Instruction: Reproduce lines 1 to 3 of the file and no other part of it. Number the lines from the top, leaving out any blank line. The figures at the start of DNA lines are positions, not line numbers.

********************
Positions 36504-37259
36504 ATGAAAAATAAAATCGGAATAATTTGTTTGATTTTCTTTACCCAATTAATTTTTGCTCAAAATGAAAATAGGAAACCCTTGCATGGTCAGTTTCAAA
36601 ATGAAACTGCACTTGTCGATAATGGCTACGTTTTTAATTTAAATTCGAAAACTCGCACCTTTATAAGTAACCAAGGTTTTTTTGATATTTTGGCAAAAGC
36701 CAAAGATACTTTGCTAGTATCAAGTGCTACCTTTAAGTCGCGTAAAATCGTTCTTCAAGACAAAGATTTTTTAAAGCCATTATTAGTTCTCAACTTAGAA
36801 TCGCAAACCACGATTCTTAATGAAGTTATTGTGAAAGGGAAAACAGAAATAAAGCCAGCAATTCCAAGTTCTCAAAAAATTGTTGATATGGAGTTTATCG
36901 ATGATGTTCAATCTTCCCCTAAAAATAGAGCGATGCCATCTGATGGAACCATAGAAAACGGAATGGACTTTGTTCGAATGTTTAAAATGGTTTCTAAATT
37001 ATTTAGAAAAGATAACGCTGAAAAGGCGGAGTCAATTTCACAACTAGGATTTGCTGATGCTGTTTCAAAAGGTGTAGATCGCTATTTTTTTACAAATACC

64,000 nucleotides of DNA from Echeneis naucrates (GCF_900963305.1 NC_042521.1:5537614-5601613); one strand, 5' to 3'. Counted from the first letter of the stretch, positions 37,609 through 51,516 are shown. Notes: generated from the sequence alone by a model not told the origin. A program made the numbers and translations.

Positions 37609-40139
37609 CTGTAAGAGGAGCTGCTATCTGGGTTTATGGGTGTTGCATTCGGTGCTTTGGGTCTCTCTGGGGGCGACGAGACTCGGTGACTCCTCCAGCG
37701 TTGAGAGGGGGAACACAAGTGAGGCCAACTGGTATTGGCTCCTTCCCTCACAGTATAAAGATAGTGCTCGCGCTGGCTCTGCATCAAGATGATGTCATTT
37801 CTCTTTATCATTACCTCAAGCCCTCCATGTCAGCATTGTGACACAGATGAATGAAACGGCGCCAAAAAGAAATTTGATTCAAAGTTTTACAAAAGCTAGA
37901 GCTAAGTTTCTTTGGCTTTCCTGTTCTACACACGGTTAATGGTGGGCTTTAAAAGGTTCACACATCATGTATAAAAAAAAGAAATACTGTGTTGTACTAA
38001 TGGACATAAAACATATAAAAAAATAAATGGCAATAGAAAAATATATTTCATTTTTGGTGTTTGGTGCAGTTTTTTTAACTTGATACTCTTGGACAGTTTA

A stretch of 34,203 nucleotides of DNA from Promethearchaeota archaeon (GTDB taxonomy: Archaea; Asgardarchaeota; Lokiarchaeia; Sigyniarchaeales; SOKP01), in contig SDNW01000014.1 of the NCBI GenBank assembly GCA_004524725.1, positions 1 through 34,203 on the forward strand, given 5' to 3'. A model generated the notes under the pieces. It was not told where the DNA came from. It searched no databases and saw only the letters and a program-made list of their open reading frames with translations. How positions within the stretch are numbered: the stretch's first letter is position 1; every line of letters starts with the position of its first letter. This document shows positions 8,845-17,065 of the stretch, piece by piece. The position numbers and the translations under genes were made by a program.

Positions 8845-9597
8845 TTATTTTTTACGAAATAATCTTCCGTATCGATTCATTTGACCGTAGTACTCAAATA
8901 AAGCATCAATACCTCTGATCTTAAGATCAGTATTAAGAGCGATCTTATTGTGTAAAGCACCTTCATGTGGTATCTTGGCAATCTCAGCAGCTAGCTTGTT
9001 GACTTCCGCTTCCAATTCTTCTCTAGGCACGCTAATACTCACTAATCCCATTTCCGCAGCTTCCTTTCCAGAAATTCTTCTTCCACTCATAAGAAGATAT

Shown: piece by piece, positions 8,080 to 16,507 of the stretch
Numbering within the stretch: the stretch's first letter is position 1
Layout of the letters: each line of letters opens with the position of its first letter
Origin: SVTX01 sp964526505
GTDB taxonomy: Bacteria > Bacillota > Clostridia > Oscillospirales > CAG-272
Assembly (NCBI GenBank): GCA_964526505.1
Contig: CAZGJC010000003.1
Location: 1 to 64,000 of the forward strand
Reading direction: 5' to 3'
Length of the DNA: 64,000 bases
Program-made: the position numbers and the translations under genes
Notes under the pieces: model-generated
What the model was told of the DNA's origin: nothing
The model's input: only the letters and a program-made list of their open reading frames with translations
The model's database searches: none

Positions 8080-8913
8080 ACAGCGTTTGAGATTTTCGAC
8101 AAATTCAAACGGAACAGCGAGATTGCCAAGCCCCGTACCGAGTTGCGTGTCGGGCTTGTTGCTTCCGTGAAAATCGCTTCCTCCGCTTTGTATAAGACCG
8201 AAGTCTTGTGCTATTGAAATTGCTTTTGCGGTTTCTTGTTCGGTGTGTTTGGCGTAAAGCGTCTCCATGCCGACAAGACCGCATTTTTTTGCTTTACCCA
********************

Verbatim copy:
Positions 36504-37259
36504 ATGAAAAATAAAATCGGAATAATTTGTTTGATTTTCTTTACCCAATTAATTTTTGCTCAAAATGAAAATAGGAAACCCTTGCATGGTCAGTTTCAAA
36601 ATGAAACTGCACTTGTCGATAATGGCTACGTTTTTAATTTAAATTCGAAAACTCGCACCTTTATAAGTAACCAAGGTTTTTTTGATATTTTGGCAAAAGC